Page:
During my stay in Amherst, friend Kate and I drove up to Brattleboro Vermont to take a look. Among other things, we struck out to visit the home of Rudyard Kipling, which is located a few miles north of Brattleboro. It had never occurred to me that Kipling wrote part or all of Kim and other stories about India in a rustic New England location. File that under life is full of small surprises. In any case, the Kipling house is rented out to private parties – one cannot even enter the grounds to look at the house from the outside. Undaunted, we continued down Kipling Road for a ways until we came upon the Scott Farm. We turned into the driveway in search of apples – mid-September is apple season after all. The farm did indeed have apples, and it also was home to something called The Stone Trust – a school that trains and certifies people to build dry stone walls. School was not in session during out visit, but it was interesting to walk around the grounds and see evidence of the students’ efforts.
Nhà Thờ Tân Định is a Roman Catholic church in Ho Chi Minh City or Saigon. A well-known local landmark, the church was built about 150 years ago when southern Vietnam was a French colony called Cochinchina, a part of French Indochina. I have no idea what the pink color is about. Da Nang’s Roman Catholic cathedral is also a garish pink.
Luang Prabang is known for the distinctive architecture of its buildings, and from temples to houses, there was much to catch the eye. However, while I found the city visually exciting, I know little about the history of architectural styles I saw. The designs of some buildings resembled the Lanna style that is common in Chiang Mai, about 225 miles to the southwest in Thailand. Others like the structure pictured here are rather different than anything I have seen before. Learning more about how Luang Prabang came to look like it does is a project I hope to undertake before I make a return visit.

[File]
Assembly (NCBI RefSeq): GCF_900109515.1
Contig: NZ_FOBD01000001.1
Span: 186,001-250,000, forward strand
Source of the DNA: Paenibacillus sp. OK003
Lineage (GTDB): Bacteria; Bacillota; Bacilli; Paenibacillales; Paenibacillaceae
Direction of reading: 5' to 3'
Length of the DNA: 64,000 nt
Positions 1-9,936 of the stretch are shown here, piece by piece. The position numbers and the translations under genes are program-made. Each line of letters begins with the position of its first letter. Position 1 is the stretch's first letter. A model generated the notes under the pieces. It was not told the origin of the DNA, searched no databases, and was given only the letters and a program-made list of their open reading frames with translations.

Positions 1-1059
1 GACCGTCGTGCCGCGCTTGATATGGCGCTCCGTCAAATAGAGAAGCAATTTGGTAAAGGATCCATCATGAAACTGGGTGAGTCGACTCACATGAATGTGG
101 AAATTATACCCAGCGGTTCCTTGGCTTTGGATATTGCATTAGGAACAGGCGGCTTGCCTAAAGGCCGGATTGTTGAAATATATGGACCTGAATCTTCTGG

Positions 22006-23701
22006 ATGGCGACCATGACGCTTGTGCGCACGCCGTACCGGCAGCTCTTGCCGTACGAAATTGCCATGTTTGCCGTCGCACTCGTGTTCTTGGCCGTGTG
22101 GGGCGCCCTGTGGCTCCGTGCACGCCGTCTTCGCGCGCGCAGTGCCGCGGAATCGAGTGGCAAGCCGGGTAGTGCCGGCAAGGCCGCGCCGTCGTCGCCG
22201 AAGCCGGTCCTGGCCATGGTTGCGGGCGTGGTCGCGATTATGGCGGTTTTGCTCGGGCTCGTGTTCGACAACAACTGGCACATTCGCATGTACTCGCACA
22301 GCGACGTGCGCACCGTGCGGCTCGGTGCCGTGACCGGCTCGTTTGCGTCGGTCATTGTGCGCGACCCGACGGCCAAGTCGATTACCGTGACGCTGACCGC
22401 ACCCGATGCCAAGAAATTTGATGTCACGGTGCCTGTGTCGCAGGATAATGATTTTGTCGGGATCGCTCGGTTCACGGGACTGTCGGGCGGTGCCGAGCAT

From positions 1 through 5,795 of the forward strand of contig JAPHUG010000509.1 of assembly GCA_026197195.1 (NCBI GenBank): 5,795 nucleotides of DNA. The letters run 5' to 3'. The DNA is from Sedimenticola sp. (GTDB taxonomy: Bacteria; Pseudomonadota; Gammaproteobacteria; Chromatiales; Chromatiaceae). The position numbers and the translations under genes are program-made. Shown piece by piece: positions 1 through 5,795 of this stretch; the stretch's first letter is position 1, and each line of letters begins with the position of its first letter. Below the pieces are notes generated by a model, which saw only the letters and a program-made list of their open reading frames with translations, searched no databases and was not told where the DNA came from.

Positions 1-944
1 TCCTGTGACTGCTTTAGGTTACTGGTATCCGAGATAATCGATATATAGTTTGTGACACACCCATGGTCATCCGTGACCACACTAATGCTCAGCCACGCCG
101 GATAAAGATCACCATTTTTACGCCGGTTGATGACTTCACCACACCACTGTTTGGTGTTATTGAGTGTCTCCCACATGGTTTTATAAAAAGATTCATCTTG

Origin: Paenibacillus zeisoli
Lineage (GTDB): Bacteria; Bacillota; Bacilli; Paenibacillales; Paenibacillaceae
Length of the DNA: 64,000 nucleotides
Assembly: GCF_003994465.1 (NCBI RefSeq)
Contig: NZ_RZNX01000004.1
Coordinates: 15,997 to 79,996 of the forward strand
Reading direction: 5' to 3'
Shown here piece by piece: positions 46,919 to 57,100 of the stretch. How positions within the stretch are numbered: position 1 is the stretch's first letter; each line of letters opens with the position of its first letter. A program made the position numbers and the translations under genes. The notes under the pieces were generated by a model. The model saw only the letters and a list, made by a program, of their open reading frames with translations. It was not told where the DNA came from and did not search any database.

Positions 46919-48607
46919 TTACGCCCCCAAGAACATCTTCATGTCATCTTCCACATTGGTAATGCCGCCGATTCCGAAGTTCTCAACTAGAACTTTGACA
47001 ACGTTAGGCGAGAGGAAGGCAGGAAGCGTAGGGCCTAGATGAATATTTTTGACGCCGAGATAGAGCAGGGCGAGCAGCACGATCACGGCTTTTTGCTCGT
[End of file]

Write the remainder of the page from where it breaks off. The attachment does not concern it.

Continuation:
The building in this photo, which stands out from its surroundings and caught my eye immediately, is along one of the main streets of the city, not far from the Luang Prabang Royal Palace (now a historical museum) more or less in the center of the city’s UNESCO World Heritage site. I went looking for information about this structure, but found nothing except a photo in Google Maps. In that photo the building was opened up – it appears to house a shop selling clothes on the ground level. I am not sure why it was shuttered the day I passed by. Maybe the place was closed for the low tourist season in May.
Not all of the Buddhist temples in Luang Prabang were gilded and affluent looking. The grounds of Wat Siphoutthabath were rather overgrown and some of the buildings were locked and appeared to be not in use. Beauty of a different sort.
This stately temple is located next to the Royal Palace formerly occupied by the king resident in Luang Prabang. Today the palace is a historical museum, part of the UNESCO Town of Luang Prabang World Heritage Site. Though I did not see any activity when I was there, I assume the temple is still in use.
There was a group of a couple of dozen young monks visiting Wat Xiengthong when I was there. The monks I have seen in Thailand have not been particularly outgoing, so I did not pay much attention to this group and went about my business taking photos. Eventually, one of the group approached me and said hello. It turned out the monks were students at a university in Vientiane, the capital city of Laos. I am not sure if they were at a Buddhist school of some kind or attending a public university. In any case, they were touring several places in Laos to visit well-known holy sites, of which Wat Xiengthong is definitely one.
Once the first guy worked up the nerve to say hello, it was open season and a number of people came up to meet and talk with me. All of them were very friendly and disarmingly charming. Most spoke decent English and one monk spoke very good Chinese. It was fun talking to him for a few minutes, as I rarely use my Chinese these days. Meeting an American was definitely a novelty and there were numerous questions asked. Pictures were taken. I was invited to accompany the group to another site somewhere in Luang Prabang. I was interested, but this was my final day in Laos and I had to make my way back to the guesthouse soon to check out. I could not really figure out how far away the other place was and so had to decline the invitation. Alas.